Most presentations are linear and give viewers no choice about what they see. Web sites have accustomed people to choosing what they see from a vast amount of hierarchically arranged information. You can create a presentation that functions like a Web site. This style is ideal for presentations to small groups of clients — you can let them specify what information they want to see. Start with a title page — in Web jargon this is called a splash page. Then create a home page with your logo, a brief explanation of what you are offering your audience and a menu. Turn each menu item into a hyperlink. Here’s how:
Select a menu item (some text, a drawing object, or even an image) and press Ctrl + K or choose Insert > Hyperlink. Do this for each menu item. Optionally, create a menu on each of the second tier slides and link to yet more slides. Finally, create links on each of the slides to return to the tier above and to the home page, just like on a Web site. In addition, you can create links to other presentations or files, by typing the URL. Just be sure you have those files with you if you travel to give your presentation. Then arrange your hyperlinked objects in a row or column, like Web navigation buttons.
Tip: Choose Slide Show> Action Buttons (2003) or Insert tab> Shapes> Action Buttons (2007 -2013) to insert pre-made Web-style buttons on your slides, such as this one that goes to your home page.
When you give your presentation, you can then present your home page and explain the information available using the menu. If your prospective clients indicate an interest, go that way. If not, you can use the links to direct the presentation yourself.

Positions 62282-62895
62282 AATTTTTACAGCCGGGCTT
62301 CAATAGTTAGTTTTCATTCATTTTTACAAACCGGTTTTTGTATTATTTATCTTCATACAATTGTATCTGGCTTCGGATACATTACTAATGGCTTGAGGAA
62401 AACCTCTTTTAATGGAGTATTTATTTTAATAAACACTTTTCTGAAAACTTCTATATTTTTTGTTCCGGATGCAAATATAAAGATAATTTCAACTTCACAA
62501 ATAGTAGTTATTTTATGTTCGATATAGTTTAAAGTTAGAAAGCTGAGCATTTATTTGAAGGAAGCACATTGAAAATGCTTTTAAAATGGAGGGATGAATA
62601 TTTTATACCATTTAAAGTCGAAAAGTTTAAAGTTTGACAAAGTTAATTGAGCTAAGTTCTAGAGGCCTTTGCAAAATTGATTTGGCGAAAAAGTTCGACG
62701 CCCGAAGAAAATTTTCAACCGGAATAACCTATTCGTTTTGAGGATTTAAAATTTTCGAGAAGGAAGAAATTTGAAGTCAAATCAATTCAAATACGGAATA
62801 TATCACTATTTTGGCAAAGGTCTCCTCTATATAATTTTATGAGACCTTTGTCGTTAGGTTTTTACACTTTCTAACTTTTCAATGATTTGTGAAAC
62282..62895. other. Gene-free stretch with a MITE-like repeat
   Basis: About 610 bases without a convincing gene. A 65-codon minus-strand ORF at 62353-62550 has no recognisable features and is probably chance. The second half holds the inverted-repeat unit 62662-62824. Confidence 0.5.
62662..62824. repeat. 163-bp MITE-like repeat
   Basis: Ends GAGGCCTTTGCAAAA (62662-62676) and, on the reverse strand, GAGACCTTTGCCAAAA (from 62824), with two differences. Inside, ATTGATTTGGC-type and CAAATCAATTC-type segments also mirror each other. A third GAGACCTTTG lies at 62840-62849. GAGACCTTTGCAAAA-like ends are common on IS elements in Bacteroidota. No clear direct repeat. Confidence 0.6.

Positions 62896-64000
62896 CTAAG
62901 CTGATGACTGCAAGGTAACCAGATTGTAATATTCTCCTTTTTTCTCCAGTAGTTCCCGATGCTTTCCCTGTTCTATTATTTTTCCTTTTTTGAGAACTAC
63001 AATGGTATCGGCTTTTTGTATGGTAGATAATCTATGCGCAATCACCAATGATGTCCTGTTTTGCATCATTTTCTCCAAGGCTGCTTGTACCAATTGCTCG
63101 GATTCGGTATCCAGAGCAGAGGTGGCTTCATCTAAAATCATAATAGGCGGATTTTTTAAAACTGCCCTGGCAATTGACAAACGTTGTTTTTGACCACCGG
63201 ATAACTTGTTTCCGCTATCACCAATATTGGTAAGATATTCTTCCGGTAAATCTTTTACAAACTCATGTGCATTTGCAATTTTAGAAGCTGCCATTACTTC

Why not just present your company’s Web site? There are many reasons:
- The Web site probably doesn’t contain all the specialized information you want to present and probably contains lots of information your audience doesn’t need.
- Getting a fast, reliable Internet connection is tricky. You don’t want prospects to have to wait for pages to download (or worse, not download at all).
- Web sites limit graphics and colors for downloading speed and consistency over various platforms and browsers. In PowerPoint, you can create the compelling look you want.
Hierarchical presentations take some getting used to for both the presenter and the audience, but you’ll soon find that they offer incredible flexibility and power.
[…] presentation. Mind mapping works especially well for hierarchical presentations. (See my tip on Creating a Web-Style Presentation.) Here’s the basic […]
Hi After reading your book (Great & learnt a lot Thank you) I created a similar aproach to a Web-Style presentation using a main menu slide which hyperlinks to some 70 seperate presentations, with each linking back to the main menu slide. This works great but I have one concern. The presentation will run continiously for weeks(without Power Down)without supervision and each of the target presentations remain open when they are retained to the main menu,and eventually all the 70 or so files will be opened at the same time. Could this result in a possible computer slowdown or crash?… Read more »
It sounds risky to me. Is it going to be on a computer or on a web server? I’d certainly test it. Are you giving people control via the menu? If not, you probably don’t need the menu. You can do it in one file in PowerPoint, with custom shows. See my tip at http://www.ellenfinkelstein.com/pptblog/add-flexibility-with-custom-shows/. Maybe that’s a better option.
[…] Designing a web-style, menu-based presentation […]